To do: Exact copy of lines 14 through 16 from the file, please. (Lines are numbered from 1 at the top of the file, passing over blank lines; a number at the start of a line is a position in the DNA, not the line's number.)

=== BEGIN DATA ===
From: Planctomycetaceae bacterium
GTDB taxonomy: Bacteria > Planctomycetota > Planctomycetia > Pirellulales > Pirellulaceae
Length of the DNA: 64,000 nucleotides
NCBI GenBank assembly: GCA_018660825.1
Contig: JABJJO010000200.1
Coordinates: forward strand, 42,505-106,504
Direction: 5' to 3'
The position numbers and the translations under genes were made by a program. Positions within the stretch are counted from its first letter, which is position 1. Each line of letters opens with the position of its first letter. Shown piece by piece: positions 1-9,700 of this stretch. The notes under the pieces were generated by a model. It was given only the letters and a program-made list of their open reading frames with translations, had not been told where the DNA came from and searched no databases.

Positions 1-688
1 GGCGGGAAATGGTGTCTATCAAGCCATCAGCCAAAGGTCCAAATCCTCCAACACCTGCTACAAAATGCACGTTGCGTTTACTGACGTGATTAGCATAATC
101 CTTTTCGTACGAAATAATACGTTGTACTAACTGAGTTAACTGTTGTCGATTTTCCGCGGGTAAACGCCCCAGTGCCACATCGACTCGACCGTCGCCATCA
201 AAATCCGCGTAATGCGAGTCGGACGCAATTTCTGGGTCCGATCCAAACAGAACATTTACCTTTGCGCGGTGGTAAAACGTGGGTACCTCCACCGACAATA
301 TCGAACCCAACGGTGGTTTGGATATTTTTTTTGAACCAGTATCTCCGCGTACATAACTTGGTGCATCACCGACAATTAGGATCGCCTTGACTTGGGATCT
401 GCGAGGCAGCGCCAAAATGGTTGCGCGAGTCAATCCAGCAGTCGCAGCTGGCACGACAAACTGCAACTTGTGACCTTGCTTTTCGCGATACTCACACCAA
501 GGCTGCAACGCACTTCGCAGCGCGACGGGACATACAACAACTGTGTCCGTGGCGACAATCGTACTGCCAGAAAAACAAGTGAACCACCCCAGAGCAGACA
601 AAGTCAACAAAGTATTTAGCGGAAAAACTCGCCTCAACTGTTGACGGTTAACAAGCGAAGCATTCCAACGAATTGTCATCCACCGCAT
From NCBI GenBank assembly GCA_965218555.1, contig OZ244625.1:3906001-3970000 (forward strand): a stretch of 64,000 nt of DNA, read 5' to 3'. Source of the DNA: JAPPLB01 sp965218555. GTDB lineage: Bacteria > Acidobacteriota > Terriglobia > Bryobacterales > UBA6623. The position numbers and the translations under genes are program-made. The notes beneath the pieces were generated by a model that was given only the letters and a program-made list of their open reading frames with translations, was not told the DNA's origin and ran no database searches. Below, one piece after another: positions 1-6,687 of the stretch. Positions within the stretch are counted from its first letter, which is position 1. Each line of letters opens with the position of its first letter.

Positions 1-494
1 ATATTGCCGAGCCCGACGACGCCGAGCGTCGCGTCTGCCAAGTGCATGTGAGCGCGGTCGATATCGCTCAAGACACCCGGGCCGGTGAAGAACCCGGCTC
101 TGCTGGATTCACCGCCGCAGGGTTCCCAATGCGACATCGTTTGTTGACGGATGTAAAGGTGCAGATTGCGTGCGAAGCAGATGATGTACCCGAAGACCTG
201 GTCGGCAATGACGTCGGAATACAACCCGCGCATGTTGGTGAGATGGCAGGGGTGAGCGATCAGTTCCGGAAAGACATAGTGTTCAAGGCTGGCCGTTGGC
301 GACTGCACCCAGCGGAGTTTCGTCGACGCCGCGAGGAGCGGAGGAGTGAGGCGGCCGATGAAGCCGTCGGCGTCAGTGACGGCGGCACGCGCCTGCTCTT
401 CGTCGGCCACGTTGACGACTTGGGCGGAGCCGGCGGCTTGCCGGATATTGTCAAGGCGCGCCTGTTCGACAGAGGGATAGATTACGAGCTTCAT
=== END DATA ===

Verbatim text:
401 GCGAGGCAGCGCCAAAATGGTTGCGCGAGTCAATCCAGCAGTCGCAGCTGGCACGACAAACTGCAACTTGTGACCTTGCTTTTCGCGATACTCACACCAA
501 GGCTGCAACGCACTTCGCAGCGCGACGGGACATACAACAACTGTGTCCGTGGCGACAATCGTACTGCCAGAAAAACAAGTGAACCACCCCAGAGCAGACA
601 AAGTCAACAAAGTATTTAGCGGAAAAACTCGCCTCAACTGTTGACGGTTAACAAGCGAAGCATTCCAACGAATTGTCATCCACCGCAT